11.
Ann Thorac Surg ; 109(5): 1584-1590, 2020 05.
Artigo em Inglês | MEDLINE | ID: mdl-31982440

RESUMO

BACKGROUND: Deep sternal wound infections (DSWI) often require flap reconstruction to obliterate dead space and provide healthy soft tissue coverage. A better understanding of risk factors for complications after DSWI flap reconstruction may improve operative management. METHODS: A retrospective study (2007-2018) was conducted of all patients with DSWI after cardiothoracic procedure referred to a single reconstructive surgeon for flap reconstruction. Patient and operative factors were reviewed, including procedure types and outcomes. Predictors of morbidity and mortality rates were analyzed. RESULTS: A total of 119 patients requiring flap reconstruction for DSWI met inclusion criteria. Unilateral (49.6%) or bilateral (40.3%) pectoralis muscle flaps were performed most frequently, followed by vertical rectus abdominis myocutaneous (VRAM) (4.2%), omental (4.2%), and omental/pectoralis flap combination (1.7%). Superficial surgical site infection (SSI) was the predominant postoperative complication (17.6%). Débridement/revisional procedures were required in 19 patients (16%), and flap failure occurred in 5 (4.2%). Overall 30-day mortality was 15.1%. End-stage renal disease (P = .002), congestive heart failure (P = .049), low albumin (P = .004), cardiopulmonary bypass time (P = .0001), need for open chest (P = .020), and high American Society of Anesthesiologists Physical Status Classification (P = .003) were associated with higher mortality. By multivariate analysis, multidrug resistance was predictive of any postoperative complication (odds ratio [OR], 5.6; 95% confidence interval [CI], 1.3-23.2; P = .018), VRAM was predictive of SSI (OR, 9.6; 95% CI, 1.4-66.4; P = .022), and end-stage renal disease (OR, 8.57; 95% CI, 1.06-69.1; P = .044) was predictive of higher mortality. CONCLUSIONS: Pectoralis muscle flaps are the workhorse for complex sternal wound coverage, but complications after flap reconstruction for DSWIs remain high. In particular, end-stage renal disease, VRAM reconstruction, and multidrug-resistant infection may predict a complicated postoperative course in these patients.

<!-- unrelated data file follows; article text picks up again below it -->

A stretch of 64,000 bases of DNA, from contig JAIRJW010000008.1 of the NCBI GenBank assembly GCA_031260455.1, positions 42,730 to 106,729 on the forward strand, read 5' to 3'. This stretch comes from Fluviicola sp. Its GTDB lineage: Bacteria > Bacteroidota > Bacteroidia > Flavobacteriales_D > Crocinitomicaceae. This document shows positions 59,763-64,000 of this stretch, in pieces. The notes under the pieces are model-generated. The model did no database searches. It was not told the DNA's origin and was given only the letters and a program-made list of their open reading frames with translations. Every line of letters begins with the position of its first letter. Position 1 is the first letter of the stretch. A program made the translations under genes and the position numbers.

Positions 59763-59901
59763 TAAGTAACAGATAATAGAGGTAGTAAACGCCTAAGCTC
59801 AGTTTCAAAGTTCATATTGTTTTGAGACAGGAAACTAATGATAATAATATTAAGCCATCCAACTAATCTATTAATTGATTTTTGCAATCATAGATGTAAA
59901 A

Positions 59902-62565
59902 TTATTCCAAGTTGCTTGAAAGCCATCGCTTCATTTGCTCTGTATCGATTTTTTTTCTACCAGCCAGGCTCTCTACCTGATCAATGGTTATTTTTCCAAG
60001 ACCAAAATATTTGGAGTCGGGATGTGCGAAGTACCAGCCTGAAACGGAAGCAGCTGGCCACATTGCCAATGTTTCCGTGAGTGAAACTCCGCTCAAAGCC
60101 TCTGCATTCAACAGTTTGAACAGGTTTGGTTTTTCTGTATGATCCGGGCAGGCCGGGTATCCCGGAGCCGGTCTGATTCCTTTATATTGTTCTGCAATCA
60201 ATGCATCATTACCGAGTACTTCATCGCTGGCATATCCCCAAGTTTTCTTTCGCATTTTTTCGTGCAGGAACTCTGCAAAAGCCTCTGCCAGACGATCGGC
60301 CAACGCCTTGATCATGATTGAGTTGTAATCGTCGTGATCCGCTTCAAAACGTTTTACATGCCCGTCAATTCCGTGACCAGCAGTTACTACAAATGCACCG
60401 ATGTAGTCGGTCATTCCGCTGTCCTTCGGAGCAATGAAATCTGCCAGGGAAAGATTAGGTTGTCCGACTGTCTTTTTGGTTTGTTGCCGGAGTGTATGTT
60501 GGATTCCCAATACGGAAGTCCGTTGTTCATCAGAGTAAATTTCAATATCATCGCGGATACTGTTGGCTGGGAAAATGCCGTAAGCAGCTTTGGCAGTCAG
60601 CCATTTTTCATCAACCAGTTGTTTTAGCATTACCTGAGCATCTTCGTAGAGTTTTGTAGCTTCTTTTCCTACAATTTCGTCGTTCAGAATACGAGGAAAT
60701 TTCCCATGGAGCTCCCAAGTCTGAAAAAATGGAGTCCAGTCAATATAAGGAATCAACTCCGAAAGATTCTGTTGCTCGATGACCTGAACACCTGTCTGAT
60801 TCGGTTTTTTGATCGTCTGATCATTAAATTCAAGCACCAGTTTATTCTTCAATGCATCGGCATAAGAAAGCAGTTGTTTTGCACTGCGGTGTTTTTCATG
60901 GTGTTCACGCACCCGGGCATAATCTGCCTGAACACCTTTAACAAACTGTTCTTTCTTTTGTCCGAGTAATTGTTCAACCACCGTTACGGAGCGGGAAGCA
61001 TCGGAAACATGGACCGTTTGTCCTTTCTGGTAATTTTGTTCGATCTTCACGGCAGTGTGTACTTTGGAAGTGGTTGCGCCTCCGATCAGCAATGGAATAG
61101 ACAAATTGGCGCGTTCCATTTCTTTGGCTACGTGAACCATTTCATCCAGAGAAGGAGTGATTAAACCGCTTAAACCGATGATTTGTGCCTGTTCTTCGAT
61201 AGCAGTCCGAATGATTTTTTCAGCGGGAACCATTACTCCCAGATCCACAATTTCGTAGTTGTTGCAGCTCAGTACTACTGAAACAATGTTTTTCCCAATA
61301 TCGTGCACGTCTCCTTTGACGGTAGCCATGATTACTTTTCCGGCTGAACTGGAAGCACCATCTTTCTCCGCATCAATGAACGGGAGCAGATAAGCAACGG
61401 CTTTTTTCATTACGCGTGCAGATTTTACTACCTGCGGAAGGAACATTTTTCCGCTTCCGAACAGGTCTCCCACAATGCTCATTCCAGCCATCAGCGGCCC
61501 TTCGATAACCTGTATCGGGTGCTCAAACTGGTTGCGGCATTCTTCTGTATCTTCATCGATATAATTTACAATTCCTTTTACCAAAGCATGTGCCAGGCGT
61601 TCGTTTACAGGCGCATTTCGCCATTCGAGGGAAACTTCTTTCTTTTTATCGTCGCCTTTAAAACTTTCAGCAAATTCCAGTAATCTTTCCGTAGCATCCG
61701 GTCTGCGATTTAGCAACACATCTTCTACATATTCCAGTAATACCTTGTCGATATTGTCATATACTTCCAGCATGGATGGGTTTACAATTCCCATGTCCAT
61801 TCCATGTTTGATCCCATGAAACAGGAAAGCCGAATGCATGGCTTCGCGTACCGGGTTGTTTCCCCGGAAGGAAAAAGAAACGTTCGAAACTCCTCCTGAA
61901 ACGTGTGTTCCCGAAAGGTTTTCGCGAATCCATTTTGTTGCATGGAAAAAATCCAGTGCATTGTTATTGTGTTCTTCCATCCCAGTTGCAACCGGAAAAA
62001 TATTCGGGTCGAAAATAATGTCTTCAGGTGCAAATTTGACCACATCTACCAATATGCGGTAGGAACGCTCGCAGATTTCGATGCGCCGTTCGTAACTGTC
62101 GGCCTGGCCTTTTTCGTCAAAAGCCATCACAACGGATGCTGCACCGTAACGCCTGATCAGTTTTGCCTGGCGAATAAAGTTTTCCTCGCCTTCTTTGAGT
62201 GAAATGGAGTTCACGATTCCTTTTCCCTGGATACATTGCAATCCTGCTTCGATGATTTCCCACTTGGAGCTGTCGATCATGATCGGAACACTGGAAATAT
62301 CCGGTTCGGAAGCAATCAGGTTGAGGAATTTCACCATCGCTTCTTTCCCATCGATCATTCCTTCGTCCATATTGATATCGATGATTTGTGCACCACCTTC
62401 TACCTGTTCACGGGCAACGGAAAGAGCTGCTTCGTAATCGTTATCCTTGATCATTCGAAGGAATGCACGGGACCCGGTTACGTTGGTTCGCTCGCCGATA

Assuntos
Músculos Peitorais/transplante , Procedimentos Cirúrgicos Reconstrutivos/métodos , Esternotomia/efeitos adversos , Esterno/cirurgia , Retalhos Cirúrgicos , Infecção da Ferida Cirúrgica/cirurgia , Procedimentos Cirúrgicos Cardíacos/efeitos adversos , Desbridamento/métodos , Feminino , Seguimentos , Humanos , Masculino , Pessoa de Meia-Idade , Morbidade/tendências , Pennsylvania/epidemiologia , Reoperação , Estudos Retrospectivos , Fatores de Risco , Infecção da Ferida Cirúrgica/epidemiologia , Taxa de Sobrevida/tendências
12.
Medicine (Baltimore) ; 99(4): e18891, 2020 Jan.
Artigo em Inglês | MEDLINE | ID: mdl-31977899

RESUMO

The aim of this study was to determine whether the infection control rate of a modified debridement, antibiotics, and implant retention (DAIR) protocol (DAIR with antibiotic-impregnated cement beads) is comparable to that of 2-stage revision for acute periprosthetic joint infection (PJI) after total knee arthroplasty (TKA). We also aimed to determine whether this modified DAIR technique produced better clinical results than those obtained using 2-stage revision in terms of functional outcome, range of motion (ROM), and patient satisfaction at 2 years after surgery.This retrospective comparative study included patients who underwent modified DAIR (7 patients, 9 knees) or 2-stage revision (8 patients, 9 knees) for acute PJI of the knee joint. Infection control rate, functional outcome measured using Western Ontario and McMaster Universities Arthritis Index (WOMAC) score, ROM and patient satisfaction were compared between the two groups.There was no difference in infection control rates between the modified DAIR and 2-stage revision groups (78% vs 78%, respectively). In contrast, surgical outcome in the modified DAIR group was tended to be better than 2-stage revision group, but it did not reach statistical significance. Median maximal range of flexion was 103° in the modified DAIR group and it was 90° in the 2-stage group (P = .191). In addition, the median WOMAC function score was 24 in the modified DAIR group and it was 30 in the 2-stage group (P = .076). Median patient satisfaction measured using visual analogue scale was 8 in the modified DAIR group and 5 in the 2-stage group (P = .069).The infection control rates of the modified DAIR protocol and 2-stage revision protocol were similar for the treatment of acute PJI of the knee joint. However, the modified DAIR protocol could not provide substantially increased functional outcomes and patient satisfaction compared to 2-stage revision. Therefore, the modified DAIR technique should be considered to be of limited use in patients with high surgical morbidity.


Assuntos
Antibacterianos/administração & dosagem , Artroplastia do Joelho/efeitos adversos , Cimentos para Ossos/uso terapêutico , Desbridamento/métodos , Infecções Relacionadas à Prótese , Vancomicina/administração & dosagem , Idoso , Idoso de 80 Anos ou mais , Feminino , Humanos , Articulação do Joelho , Masculino , Pessoa de Meia-Idade , Infecções Relacionadas à Prótese/tratamento farmacológico , Infecções Relacionadas à Prótese/cirurgia , Reoperação , Estudos Retrospectivos , Resultado do Tratamento